Study Shows Tweens and Teens are Clueless About Privacy
The Secret Online Lives of Teens, a survey conducted by McAfee, reveals that tweens and teens are relatively clueless about online privacy. The study sheds light on this generation’s tendency to use the Internet in ways that translate to danger in the real world.
The fundamental problem is their belief that privacy is unimportant or irrelevant, which stems from their lack of understanding of what privacy actually entails. Most alarming is the extent to which they are willing to share certain types of information online, information which is often visible to complete strangers. In doing so, they make themselves easy targets for data mining by adults whose reasons are not always well intended.
While most adults are not predators or pedophiles, there are certainly many of them out there who prey upon the young and naïve. Statistics show there are as many as half a million registered sex offenders in the U.S. alone. And many more simply haven’t been caught yet.
There always has, is, and will be a predatory element out there. Generally, most people don’t want to think about that or even admit that it’s true. Instead of acknowledging the risks, most people completely discount this reality, telling themselves, “It can’t happen to me or my kids.”
The Last Watchdog sums up the study as follows:
“McAfee commissioned Harris Interactive to query 955 American teens, including 593 aged 13-15 and 362 aged 16-17. Survey responses were weighted for age, gender, ethnicity and other variables. The McAfee/Harris poll found:
- 69 percent of teens divulged their physical location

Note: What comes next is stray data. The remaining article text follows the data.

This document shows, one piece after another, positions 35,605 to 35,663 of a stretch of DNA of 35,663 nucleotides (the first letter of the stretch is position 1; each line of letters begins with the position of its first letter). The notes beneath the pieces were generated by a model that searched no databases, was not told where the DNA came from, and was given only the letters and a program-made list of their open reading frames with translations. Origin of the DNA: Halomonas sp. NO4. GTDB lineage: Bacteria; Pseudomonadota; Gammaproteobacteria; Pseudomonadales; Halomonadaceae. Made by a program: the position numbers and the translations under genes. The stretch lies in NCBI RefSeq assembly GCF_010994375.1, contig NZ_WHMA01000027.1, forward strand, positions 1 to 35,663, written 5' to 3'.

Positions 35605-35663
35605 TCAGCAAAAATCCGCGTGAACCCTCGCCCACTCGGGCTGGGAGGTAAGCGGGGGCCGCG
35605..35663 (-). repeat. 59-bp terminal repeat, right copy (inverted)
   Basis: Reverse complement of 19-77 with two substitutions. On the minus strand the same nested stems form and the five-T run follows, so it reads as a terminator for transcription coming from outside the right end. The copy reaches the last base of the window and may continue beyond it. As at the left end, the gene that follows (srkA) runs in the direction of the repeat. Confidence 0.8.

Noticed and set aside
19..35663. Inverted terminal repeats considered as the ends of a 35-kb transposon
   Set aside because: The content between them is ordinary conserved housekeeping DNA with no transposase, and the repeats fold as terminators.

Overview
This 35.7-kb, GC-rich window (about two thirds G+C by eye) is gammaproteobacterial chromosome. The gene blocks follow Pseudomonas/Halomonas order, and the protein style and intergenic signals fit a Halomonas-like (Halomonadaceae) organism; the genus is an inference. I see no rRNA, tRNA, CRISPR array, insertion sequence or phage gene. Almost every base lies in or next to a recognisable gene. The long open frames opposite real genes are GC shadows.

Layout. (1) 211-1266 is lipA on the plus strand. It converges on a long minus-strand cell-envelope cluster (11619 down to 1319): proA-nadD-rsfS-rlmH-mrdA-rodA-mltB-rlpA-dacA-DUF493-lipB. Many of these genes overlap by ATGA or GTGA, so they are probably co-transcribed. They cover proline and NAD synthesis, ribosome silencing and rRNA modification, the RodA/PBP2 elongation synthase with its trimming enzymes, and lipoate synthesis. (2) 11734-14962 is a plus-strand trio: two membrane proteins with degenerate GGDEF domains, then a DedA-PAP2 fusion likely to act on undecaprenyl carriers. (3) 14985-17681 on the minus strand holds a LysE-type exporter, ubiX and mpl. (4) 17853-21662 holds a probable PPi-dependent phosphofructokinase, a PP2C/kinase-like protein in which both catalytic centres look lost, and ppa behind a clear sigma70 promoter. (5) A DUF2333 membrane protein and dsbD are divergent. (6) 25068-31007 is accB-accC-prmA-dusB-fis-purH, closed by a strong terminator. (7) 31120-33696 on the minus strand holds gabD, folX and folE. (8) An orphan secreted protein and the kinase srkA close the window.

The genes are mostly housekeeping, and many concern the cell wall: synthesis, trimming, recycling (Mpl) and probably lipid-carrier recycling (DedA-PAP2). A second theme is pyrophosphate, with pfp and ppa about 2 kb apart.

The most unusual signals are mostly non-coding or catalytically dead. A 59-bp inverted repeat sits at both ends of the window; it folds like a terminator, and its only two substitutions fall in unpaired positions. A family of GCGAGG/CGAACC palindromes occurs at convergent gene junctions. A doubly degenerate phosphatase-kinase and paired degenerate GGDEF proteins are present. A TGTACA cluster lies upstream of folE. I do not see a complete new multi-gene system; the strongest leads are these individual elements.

- 28 percent chatted with strangers
Of those teens who chatted with strangers, defined as people whom they did not know in the offline world:
- 43 percent shared their first name
- 24 percent shared their email address
- 18 percent post photos of themselves
- 12 percent post their cell phone number
What’s more, girls make themselves targets more often than boys: 32% of the girl respondents indicated they chat with strangers online vs. 24% of boy respondents.”
It’s not just tweens who don’t understand that they’re living in a fishbowl. Young adults and parents are equally clueless. Channel 4 News in Jacksonville exposed a Florida mother who took a picture of her 11-month-old son with his mouth over a pot bong and posted it on Facebook. The mom’s behavior was obviously reckless, but what she and many don’t understand is that anything digital is repeatable.
Many now blame social networks for the erosion of whatever privacy we once had. Social networking sites aren’t inherently bad, but they are self serving entities, promoting transparency that ultimately leads to marketing and advertising dollars. For them it’s all about profit, and it’s to their advantage to gather as much information about you as possible, which allows them to fine-tune their offerings to advertisers.
My belief that people need to “live consciously,” making informed decisions about and ultimately taking responsibility for themselves, makes it difficult for me to blame anyone but users themselves for their lack of security. But I know the reality is that people are easily led, easily bamboozled, and they need to be told what to do and what not to do.
Studies like this bring much needed attention to these issues, hopefully raising awareness for teens and their parents. As a parent, I am as laser focused on the media my children consume, in all its forms, as I am on any food they eat. No responsible parent would allow their child to eat spoiled food, because they understand why it’s bad, but those same parents may allow their children to roam freely online without supervision. This is mainly because the parents don’t understand the risks.
When a quarter to a third of teens are revealing all their information to total strangers, it should give society pause. Understand that as this trend continues, more and more kids will be blindsided when they are solicited by adults who, with an additional twenty or more years of live experience, know how to con a kid.